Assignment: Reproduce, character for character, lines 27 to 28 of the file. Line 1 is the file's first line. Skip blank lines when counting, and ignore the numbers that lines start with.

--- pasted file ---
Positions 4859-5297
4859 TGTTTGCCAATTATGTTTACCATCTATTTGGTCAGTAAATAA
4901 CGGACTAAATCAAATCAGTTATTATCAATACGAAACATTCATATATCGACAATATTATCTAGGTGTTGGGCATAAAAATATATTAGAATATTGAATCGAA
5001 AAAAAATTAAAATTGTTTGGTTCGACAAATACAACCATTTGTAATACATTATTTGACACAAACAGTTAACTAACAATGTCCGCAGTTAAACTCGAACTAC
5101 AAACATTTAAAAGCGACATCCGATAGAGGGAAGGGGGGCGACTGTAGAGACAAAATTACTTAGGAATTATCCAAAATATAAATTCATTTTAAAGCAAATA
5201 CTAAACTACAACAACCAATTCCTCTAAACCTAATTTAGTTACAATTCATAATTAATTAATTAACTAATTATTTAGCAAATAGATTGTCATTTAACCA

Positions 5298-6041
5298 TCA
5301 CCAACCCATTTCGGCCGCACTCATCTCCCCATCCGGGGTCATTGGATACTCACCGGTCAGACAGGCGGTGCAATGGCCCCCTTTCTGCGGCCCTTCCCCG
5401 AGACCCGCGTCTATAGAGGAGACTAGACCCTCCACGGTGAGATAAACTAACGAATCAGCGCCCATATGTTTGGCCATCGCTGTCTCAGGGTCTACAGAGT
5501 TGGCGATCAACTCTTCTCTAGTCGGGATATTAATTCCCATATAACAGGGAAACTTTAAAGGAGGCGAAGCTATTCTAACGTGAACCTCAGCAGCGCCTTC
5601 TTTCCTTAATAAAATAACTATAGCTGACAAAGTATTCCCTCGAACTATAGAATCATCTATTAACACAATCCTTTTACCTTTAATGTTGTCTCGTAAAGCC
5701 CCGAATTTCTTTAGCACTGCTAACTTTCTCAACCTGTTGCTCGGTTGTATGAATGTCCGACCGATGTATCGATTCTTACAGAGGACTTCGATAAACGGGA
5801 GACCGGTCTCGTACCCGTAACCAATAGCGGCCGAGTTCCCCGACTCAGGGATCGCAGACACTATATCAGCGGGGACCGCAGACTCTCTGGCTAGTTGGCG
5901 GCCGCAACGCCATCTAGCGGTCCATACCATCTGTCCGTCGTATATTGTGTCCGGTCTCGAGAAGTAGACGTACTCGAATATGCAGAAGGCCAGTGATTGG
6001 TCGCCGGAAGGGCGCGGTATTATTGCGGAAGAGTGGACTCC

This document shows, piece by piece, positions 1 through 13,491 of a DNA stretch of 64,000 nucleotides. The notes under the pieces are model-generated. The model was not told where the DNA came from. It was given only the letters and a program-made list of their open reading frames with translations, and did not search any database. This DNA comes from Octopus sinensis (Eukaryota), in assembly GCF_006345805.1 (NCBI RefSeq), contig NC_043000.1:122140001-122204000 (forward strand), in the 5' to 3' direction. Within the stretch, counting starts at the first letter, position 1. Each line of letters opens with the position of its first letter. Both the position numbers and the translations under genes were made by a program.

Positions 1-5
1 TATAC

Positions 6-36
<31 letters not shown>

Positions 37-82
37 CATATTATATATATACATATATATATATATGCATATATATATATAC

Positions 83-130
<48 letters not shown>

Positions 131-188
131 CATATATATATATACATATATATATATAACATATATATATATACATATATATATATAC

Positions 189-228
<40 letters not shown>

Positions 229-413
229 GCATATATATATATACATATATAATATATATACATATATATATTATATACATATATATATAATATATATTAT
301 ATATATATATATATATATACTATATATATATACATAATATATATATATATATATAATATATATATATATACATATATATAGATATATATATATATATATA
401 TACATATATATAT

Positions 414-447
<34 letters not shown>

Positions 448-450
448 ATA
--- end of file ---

131 CATATATATATATACATATATATATATAACATATATATATATACATATATATATATAC

Positions 189-228